In reviewing a grant of summary judgment under SDCL 15-6-56(c) we must determine whether the moving party has demonstrated there is no genuine issue of material fact and he is entitled to judgment as a matter of law. Wilson v. Great Northern Ry. Co., 83 S.D. 207, 212, 157 N.W.2d 19, 21 (1968); Groseth Int'l, Inc. v. Tenneco, Inc., 410 N.W.2d 159, 164 (S.D.1987); Breen

Page 694

v. Dakota Gear & Joint Co., 433 N.W.2d 221, 223 (S.D.1988). "The evidence must be viewed most favorably to the nonmoving party and reasonable doubts should be resolved against the moving party." Groseth, 410 N.W.2d at 164 (citing Wilson, 157 N.W.2d at 21; Trapp v. Madera Pac., Inc., 390 N.W.2d 558 (S.D.1986)). Affirmance is proper if any basis exists which would support the trial court's ruling. Breen, 433 N.W.2d at 223 (citing Blote v. First Fed. Sav. & Loan Ass'n, 422 N.W.2d 834, 837 (S.D.1988); Uken v. Sloat, 296 N.W.2d 540, 542 (S.D.1980)).


The WEB bylaws provide the Board of Directors with the authority to discharge an employee at the pleasure of the Board. WEB asserts that its otherwise valid contract with Nelson was void because it was beyond the power of the Board as expressed in the bylaws of the corporation to enter a valid employment contract for a specified term. Nelson claims that because South Dakota law gives corporations the power to enter into contracts, the Board possessed the authority to enter valid employment contracts independent from its authority to terminate employment and thus, his contract is valid.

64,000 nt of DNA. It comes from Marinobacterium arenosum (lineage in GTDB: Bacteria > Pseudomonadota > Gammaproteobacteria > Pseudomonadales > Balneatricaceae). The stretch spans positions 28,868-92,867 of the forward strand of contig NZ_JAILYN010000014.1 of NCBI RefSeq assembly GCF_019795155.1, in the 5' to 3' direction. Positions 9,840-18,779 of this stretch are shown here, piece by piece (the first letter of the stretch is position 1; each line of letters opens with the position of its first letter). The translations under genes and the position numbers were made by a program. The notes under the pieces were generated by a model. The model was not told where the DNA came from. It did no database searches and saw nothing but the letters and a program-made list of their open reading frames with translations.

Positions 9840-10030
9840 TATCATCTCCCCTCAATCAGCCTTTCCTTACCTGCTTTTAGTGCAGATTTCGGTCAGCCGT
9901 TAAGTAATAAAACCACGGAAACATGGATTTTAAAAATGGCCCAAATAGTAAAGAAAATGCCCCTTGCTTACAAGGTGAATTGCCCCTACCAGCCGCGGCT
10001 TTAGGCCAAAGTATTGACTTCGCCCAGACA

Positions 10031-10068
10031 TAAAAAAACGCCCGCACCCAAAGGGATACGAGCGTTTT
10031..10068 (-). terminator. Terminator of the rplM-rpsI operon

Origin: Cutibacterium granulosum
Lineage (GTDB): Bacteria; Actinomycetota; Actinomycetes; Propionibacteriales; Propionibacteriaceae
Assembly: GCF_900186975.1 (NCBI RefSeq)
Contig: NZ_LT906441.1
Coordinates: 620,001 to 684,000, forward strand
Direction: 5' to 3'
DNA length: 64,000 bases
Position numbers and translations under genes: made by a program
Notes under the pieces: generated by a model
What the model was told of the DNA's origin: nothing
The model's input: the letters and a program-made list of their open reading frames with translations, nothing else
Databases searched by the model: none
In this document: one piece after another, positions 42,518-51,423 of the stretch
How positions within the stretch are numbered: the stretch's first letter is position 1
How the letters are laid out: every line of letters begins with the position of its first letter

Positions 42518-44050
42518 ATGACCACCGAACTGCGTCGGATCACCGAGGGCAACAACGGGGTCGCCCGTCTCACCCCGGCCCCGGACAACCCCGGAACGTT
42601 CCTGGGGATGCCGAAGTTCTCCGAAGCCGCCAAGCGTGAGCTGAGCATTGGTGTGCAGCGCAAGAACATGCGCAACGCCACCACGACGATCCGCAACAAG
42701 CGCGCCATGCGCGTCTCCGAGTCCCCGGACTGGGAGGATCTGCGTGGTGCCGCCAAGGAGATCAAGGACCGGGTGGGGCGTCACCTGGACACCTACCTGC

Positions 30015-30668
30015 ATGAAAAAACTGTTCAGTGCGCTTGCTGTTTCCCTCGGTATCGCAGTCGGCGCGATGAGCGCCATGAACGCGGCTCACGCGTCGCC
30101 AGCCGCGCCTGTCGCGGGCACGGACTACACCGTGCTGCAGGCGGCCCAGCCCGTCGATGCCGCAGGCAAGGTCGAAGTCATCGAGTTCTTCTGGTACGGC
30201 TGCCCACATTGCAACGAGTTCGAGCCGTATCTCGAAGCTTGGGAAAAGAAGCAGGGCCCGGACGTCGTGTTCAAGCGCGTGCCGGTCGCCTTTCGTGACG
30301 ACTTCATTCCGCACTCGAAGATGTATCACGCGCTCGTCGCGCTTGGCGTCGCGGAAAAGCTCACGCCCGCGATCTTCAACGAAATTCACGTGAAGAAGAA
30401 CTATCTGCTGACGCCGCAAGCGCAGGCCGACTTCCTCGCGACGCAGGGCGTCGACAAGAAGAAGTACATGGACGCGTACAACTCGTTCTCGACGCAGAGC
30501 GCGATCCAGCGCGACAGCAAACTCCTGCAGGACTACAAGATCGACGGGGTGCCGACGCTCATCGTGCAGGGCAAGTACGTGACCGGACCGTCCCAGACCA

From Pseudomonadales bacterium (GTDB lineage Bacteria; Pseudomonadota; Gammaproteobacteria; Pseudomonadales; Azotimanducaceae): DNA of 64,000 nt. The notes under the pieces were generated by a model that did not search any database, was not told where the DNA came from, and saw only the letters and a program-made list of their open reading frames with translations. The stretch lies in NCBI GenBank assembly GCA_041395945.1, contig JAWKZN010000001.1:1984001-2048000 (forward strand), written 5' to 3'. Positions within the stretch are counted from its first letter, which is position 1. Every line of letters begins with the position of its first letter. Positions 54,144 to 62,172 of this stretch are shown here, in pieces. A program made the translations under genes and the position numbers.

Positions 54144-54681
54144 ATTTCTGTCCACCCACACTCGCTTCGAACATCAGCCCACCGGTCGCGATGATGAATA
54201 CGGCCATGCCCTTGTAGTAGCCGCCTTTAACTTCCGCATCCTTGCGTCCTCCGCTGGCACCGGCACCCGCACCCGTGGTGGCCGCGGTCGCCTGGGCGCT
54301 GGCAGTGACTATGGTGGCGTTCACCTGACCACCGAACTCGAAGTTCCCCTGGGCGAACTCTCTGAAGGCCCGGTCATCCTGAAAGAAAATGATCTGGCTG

The bylaws of the WEB Corporation provide in part:


Section 1. The Board of Directors subject to the restrictions of the law, the Articles of Incorporation, and By-Laws, shall exercise all of the powers of the Corporation. Without prejudice to, or limitation upon, their general powers, it is hereby expressly provided that the Board shall have, and are given, full power and authority to perform the duties and functions hereinafter set forth, to wit: [Emphasis added.]

* * * * * *

b. To select and appoint all officers, agents, or employees of the Corporation or remove all such agents or employees of the Corporation, at the pleasure of the Board, and to prescribe such duties and designate such powers as may be consistent with these By-Laws, and fix their compensation and pay for faithful services. [Emphasis added.]

T]hese By-Laws may be altered, amended or repealed by a majority of the members at any regular or special meeting, provided the notice of such meeting shall have contained a copy of the proposed alternation, amendment or repeal.... Changes in the By-Laws may be proposed by the Board of Directors subject to review and approval of the membership at any annual or special meeting. Proposed changes by the Board of Directors must be included in the notice of the meeting.

The circuit court held there was no enforceable contract between Nelson and WEB because entering into a contract for a specified term was an amendment of the bylaws by the Board.

SDCL 47-22-33 provides, in part:

The power to alter, amend or repeal the bylaws or adopt new bylaws shall be vested in the board of directors unless otherwise provided in the articles of incorporation or the bylaws. The bylaws may contain any provisions for the regulation and management of the affairs of a corporation not inconsistent with law or the articles of incorporation.